Recognizing the Early Signs of Hoarding in a Senior Loved One

The current generation of seniors typically didn’t move much. Many have lived in their same home for many decades. After you have lived in a home for a number of years, it is easy to find you have accumulated a lot of extra belongings. It may lead adult children to have a difficult time assessing if clutter has actually crossed the line into hoarding.

While it might be a difficult topic to tackle, it is an important one to address. Clutter and hoarding can put seniors at greater risk for falls or illnesses related to mold and mildew. Hoarding can also increase the odds for a fire in the home.

The Statistics on Hoarding

Researchers estimate that as much as 5% of the U.S. population could be considered a mild hoarder and as many as 15 million people could be full blown hoarders.  The problem with determining more exact numbers is drawing a line between what is considered clutter and what is really hoarding.

Recognizing the Early Signs of Hoarding in an Older Adult

A few of the warning signs that may indicate a senior loved one is becoming a hoarder are:

  • Piles of junk mailed saved in stacks on a dresser, desk or floor
  • Kitchen cabinets filled with empty food boxes or containers
  • Freezer or refrigerator full of expired foods they won’t throw away
  • Continually acquiring things they don’t need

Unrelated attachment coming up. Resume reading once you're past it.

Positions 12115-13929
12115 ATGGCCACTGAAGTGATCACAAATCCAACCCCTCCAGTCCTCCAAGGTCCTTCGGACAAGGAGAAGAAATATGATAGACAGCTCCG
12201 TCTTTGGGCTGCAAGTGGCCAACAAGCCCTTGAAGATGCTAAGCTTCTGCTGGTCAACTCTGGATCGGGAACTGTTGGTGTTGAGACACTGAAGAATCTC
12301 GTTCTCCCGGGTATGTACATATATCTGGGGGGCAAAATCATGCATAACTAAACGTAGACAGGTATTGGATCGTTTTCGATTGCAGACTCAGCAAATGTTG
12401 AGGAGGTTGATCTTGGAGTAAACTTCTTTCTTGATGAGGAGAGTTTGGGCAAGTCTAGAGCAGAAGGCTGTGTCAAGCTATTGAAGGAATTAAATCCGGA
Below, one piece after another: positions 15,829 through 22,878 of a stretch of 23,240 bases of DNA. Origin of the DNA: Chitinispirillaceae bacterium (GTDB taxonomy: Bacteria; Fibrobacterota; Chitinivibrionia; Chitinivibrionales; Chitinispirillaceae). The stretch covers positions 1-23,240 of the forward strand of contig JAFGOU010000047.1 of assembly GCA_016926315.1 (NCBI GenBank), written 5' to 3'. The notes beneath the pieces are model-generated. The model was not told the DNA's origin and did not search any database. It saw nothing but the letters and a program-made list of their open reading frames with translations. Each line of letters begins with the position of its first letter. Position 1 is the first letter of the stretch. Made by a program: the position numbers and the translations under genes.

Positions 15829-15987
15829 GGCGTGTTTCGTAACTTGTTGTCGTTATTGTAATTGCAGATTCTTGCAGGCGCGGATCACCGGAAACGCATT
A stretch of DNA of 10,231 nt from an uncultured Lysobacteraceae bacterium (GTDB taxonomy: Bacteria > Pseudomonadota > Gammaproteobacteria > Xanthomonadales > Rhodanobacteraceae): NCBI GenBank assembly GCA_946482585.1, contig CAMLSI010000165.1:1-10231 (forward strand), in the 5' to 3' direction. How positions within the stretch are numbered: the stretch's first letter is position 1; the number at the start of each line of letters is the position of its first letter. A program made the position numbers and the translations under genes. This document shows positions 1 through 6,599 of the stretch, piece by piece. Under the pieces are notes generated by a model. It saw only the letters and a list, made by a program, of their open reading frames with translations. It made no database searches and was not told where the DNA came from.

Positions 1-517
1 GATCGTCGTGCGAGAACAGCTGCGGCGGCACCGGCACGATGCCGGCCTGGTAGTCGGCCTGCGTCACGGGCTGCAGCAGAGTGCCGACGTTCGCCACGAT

• Chairs that are becoming so full of old papers and magazines you can’t sit on them
  • Reluctance to allow visitors into the home

If more than one or two of these symptoms could be used to describe your aging loved one, they might have a problem that extends beyond clutter.

What Causes Hoarding in Seniors?

The first step in helping a Columbus area senior who may be hoarding is to understand the cause. Older adults are at risk for the behavior for a variety reasons. The most common ones include:

  • Anxiety and stress
  • Depression
  • Fear of losing possessions attached to memories
  • Health problems including dementia
  • The need to be in control
  • Loneliness
  • Substance abuse

Your loved one’s family physician may be able to help you get to the bottom of what is causing this behavior.

Help for Hoarders

The followings resources may also be of help to adult children who are trying to cope with and manage a senior loved one’s hoarding:

Need more help with questions helping your aging loved one? Contact us at 614.345.9500 today.